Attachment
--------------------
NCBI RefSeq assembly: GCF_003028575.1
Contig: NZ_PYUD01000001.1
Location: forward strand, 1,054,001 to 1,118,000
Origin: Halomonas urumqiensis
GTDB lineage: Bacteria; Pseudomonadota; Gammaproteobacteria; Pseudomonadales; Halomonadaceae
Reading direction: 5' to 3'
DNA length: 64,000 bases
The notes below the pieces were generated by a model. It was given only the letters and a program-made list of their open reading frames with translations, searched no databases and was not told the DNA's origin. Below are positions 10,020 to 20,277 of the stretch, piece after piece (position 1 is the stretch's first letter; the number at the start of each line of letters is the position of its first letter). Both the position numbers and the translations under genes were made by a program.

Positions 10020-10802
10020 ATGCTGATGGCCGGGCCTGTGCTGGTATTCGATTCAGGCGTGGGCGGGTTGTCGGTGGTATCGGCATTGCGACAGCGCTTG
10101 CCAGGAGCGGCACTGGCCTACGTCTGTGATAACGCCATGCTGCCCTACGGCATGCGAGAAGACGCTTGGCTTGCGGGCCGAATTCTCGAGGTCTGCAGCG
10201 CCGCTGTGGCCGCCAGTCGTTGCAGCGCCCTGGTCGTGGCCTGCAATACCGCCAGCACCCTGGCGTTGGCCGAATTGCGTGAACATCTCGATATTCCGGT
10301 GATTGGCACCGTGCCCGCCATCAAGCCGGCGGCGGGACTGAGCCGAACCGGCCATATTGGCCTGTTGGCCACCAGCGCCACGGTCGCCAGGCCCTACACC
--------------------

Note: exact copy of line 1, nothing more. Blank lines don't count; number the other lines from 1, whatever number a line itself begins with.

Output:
NCBI RefSeq assembly: GCF_003028575.1